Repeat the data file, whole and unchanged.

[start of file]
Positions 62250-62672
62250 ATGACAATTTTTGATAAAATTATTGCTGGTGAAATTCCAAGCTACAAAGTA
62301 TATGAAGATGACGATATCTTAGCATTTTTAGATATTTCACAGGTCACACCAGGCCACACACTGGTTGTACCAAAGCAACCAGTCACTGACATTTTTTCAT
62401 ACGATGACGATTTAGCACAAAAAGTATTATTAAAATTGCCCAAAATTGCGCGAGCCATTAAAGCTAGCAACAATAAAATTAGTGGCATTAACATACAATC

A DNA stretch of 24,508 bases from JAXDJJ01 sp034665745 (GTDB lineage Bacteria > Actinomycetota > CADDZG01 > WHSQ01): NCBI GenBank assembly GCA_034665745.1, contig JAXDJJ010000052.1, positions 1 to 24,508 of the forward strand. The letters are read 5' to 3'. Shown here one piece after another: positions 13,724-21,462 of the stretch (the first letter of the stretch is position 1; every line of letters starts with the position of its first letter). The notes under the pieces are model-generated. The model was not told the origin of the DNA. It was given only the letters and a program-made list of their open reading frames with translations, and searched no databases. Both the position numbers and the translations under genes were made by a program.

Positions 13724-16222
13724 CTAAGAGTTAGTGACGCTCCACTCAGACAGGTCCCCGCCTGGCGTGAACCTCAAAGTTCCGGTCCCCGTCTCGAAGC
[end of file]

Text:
Positions 62250-62672
62250 ATGACAATTTTTGATAAAATTATTGCTGGTGAAATTCCAAGCTACAAAGTA
62301 TATGAAGATGACGATATCTTAGCATTTTTAGATATTTCACAGGTCACACCAGGCCACACACTGGTTGTACCAAAGCAACCAGTCACTGACATTTTTTCAT
62401 ACGATGACGATTTAGCACAAAAAGTATTATTAAAATTGCCCAAAATTGCGCGAGCCATTAAAGCTAGCAACAATAAAATTAGTGGCATTAACATACAATC

A DNA stretch of 24,508 bases from JAXDJJ01 sp034665745 (GTDB lineage Bacteria > Actinomycetota > CADDZG01 > WHSQ01): NCBI GenBank assembly GCA_034665745.1, contig JAXDJJ010000052.1, positions 1 to 24,508 of the forward strand. The letters are read 5' to 3'. Shown here one piece after another: positions 13,724-21,462 of the stretch (the first letter of the stretch is position 1; every line of letters starts with the position of its first letter). The notes under the pieces are model-generated. The model was not told the origin of the DNA. It was given only the letters and a program-made list of their open reading frames with translations, and searched no databases. Both the position numbers and the translations under genes were made by a program.

Positions 13724-16222
13724 CTAAGAGTTAGTGACGCTCCACTCAGACAGGTCCCCGCCTGGCGTGAACCTCAAAGTTCCGGTCCCCGTCTCGAAGC